Van Persie set for return
'Arsenal's Messi' to give Wenger massive boost
Published 14/04/2010 | 05:00
THERE is no football manager in the Premier League who does not reach the end of the season without his own personal list of 'what ifs'. Injuries have ensured that Arsene Wenger's catalogue of woes is particularly lengthy and it is not difficult to imagine which regret looms largest.
On November 14 last year, Robin van Persie tore ligaments in his ankle while playing in a friendly for Holland and, from that moment, Arsenal's season has gone from being defined by some extraordinarily free-scoring football to a dogged refusal to concede defeat in the title race.
Van Persie makes his long-awaited comeback in tonight's North London derby against Tottenham Hotspur at White Hart Lane, with Wenger not alone in contemplating what might have been.
"He had started to compete as one of the best players in the world and suddenly he was out," the Arsenal manager said. "Would we have been talking about him alongside Messi, Ronaldo and Rooney if he had not been injured? You would have talked about Van Persie in that company; of that I am sure.
"He can give a final ball, score goals and is good on set-pieces. He is a leader because he has a football brain and is a football thinker. He has matured a lot in the last three or four years as well."
Statistics can sometimes be misleading but, regarding Van Persie, there is little room for doubt. With 36 goals in 11 league games, Arsenal had been ploughing along at a ratio well in excess of three goals a game until Van Persie's injury. Since then, in double the matches, they have scored only three more goals.
Wenger did not speculate on the difference Van Persie would have made but, with his young team still in reach of Chelsea, he could have convincingly argued that Arsenal would now have had a commanding lead. There is, however, optimism regarding Van Persie's ability to get back to his best.
His return is also particularly timely given that Arsenal's other two most creative players, Cesc Fabregas and Andrei Arshavin, are both injured.
"When I pick a player it means he's fit and sharp," Wenger said. "Robin lacks match practice, but physically he's fit. There's always a gamble but he's stronger and looking good for the future.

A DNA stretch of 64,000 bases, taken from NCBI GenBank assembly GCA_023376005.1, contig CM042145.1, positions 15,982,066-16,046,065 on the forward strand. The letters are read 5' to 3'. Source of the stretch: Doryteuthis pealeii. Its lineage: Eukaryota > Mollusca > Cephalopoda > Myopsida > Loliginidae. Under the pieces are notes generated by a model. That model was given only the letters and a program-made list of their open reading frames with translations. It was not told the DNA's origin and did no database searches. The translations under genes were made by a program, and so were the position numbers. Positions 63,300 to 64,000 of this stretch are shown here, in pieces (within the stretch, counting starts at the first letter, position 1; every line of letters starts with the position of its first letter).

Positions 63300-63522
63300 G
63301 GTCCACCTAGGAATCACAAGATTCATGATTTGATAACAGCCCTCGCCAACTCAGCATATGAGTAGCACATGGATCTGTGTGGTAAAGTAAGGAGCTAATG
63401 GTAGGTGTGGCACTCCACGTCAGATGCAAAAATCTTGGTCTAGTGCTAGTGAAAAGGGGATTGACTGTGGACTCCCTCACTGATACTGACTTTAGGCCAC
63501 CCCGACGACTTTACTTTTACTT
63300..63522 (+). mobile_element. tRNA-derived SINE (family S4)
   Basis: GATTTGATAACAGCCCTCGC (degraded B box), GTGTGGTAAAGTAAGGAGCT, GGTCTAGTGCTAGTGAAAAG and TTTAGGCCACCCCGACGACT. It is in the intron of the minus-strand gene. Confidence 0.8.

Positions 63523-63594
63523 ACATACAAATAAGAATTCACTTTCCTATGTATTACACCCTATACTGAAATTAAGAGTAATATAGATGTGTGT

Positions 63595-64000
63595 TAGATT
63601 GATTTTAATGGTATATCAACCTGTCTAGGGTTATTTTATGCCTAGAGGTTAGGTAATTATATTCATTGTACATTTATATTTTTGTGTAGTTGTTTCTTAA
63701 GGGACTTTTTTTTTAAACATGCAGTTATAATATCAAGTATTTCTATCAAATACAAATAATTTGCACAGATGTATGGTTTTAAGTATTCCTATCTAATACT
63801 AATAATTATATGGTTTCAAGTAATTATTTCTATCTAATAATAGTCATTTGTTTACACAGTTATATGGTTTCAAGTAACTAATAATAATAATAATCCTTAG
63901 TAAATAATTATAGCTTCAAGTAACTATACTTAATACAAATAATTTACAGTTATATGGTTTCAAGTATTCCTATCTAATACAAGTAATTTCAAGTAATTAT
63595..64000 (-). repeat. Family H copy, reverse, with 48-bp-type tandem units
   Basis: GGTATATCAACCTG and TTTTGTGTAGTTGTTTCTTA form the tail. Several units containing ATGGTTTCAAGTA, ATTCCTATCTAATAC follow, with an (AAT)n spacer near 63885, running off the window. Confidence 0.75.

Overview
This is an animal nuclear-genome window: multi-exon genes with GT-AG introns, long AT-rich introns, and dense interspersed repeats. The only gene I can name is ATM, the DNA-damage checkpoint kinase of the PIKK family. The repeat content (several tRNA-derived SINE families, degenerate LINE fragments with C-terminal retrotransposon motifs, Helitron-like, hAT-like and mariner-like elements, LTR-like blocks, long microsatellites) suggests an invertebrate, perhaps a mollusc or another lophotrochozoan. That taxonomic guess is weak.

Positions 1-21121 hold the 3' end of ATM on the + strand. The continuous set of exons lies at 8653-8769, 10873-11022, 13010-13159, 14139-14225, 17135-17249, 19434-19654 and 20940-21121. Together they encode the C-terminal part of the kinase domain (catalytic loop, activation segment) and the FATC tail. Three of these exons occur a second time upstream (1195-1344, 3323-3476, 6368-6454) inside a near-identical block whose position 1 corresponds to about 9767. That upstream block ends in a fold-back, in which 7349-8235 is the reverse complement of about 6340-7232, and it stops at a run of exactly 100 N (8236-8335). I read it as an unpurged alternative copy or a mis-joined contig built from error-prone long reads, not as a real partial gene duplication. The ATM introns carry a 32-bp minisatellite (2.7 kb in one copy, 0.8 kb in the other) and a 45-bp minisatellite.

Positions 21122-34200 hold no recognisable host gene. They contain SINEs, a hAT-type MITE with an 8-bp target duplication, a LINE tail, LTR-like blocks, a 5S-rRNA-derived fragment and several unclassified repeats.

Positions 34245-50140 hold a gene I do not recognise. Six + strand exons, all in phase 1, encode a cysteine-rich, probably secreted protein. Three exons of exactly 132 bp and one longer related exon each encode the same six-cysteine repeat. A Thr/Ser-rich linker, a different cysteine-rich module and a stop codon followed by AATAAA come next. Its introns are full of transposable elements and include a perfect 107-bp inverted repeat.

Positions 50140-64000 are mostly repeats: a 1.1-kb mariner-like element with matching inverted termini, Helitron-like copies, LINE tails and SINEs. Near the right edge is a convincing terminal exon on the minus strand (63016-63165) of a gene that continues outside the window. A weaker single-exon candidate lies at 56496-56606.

"What is most satisfying for me is that, in training, he looks as if he hasn't been out. Overall, I don't believe we have been unlucky this year. I believe the team has shown unbelievable mental strength and has shown it has made a big step forward."
Alex Song has also been ruled out of both tonight's match and Sunday's trip to Wigan, with Wenger adamant that his team must win their final five matches to overhaul Chelsea. With fresh reports from Spain regarding Barcelona's interest in Fabregas, Wenger stressed that his captain was happy and, following his broken leg, had not played his last game for the club.
"With the players under contract, we decide," Wenger said. "We are not under any financial need to sell. Some people try to be specialists at making players unhappy. But, up until now, all the players that have left wanted to come back so that means they are not as unhappy as they sometimes look.
"I believe that this team is on the way up and we don't work for four or five years with young players, let them come through and then sell them when they are ready to perform."
Wenger yesterday also expressed his sadness at news that Nina Bracewell-Smith wanted to sell her 15.9pc stake in the club, but stressed that he did not expect any new investor to change the way he already works.
"The philosophy of the club will not change no matter who buys her shares," he said. "We will balance our budget with our natural resources. Nina has always been a great support to me. I'm grateful for that." (© Daily Telegraph, London)
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